• Shows Damage: Foxhole doesn't like health bars, and instead opts for visual cues to show durability and health.
    • Players do not see their health bar. Instead, the amount of blood on the character shows how much damage they have taken.
    • Buildings have a healthy, damaged, and critical state, with visual differences in each. However, it's possible to see the durability of the building as a number when in front of it.
    • Vehicles emit smoke when damaged enough to be disabled, and erupts in flames when near destruction. You also can see its current durability, but only when repairing it.
  • Skeleton Key: While players can lock vehicles for themselves or their squad, nothing can't be handled by a Wrench in a couple of seconds after 5 minutes have elapsed. Locking is more of a suggestion, really.
  • Sniper Rifle: The simply named Sniper Rifle is this: it's a high damage, long range weapon used to take out targets with precision. It has incredible range and zoom, and at max range your targets can't even see you without binoculars. Unfortunately, the downside is it takes forever to stabilize the weapon and get an accurate shot.
  • Soldiers at the Rear: Players doing logistics like gathering, production, base building and researching fit this role, as "back regions" away from the front see little conflict — at least when partisan squads aren't preying on the supply lines. Logi jobs are vital to the war effort, but are complex, tedious and often thankless.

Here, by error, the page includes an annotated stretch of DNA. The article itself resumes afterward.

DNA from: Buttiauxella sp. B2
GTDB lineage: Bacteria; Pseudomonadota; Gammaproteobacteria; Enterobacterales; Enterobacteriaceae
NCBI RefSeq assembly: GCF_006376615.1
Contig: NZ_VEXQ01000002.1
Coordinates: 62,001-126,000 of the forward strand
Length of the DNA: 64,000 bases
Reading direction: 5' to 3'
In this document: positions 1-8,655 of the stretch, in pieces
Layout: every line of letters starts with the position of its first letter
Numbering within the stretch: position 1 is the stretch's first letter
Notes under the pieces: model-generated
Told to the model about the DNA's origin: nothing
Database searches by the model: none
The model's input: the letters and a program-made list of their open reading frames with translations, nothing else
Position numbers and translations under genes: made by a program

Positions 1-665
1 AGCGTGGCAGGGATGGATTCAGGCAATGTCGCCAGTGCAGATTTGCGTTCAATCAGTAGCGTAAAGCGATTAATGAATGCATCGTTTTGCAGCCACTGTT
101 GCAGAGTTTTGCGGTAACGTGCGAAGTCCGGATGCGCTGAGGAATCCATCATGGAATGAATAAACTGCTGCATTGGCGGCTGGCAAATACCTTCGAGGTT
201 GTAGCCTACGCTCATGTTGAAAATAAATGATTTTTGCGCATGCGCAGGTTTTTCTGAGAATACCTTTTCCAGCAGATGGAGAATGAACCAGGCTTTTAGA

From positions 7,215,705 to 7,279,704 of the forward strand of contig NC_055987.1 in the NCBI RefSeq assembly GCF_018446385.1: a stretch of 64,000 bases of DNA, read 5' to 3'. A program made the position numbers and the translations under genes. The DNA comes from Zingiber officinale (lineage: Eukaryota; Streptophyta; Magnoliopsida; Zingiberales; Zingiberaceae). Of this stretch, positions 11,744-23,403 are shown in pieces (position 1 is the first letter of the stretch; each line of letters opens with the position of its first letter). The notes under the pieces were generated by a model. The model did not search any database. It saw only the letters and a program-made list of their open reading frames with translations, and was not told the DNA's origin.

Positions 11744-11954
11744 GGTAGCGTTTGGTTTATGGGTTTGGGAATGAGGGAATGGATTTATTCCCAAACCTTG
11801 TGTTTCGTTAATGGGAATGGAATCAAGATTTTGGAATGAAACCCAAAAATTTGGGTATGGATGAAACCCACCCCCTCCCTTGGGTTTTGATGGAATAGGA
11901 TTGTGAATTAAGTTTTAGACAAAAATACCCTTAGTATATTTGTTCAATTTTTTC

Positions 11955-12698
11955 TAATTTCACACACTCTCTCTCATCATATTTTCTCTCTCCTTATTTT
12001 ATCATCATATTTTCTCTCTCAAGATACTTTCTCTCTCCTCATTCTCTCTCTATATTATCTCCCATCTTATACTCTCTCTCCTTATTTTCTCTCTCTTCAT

• Sprint Meter: Played straight. The player's stamina bar goes down as they sprint, but it is also affected by terrain and encumberment. Walking on grass instead of roads, as well as carrying too much, will significantly increase the drain on the stamina bar. If that bar goes down too much, the player character collapses for a moment.
  • Standard FPS Guns: Played painfully and incredibly straight. It's all in the name: Pistol, Rifle, SMG, Shotgun, Sniper Rifle...
  • Starter Equipment: Whenever you spawn you're given a pistol with two magazines and a hammer for self-defense and construction. If you spawned at a stocked Town Hall or Encampment, you can immediately gear up with whatever other players have provided.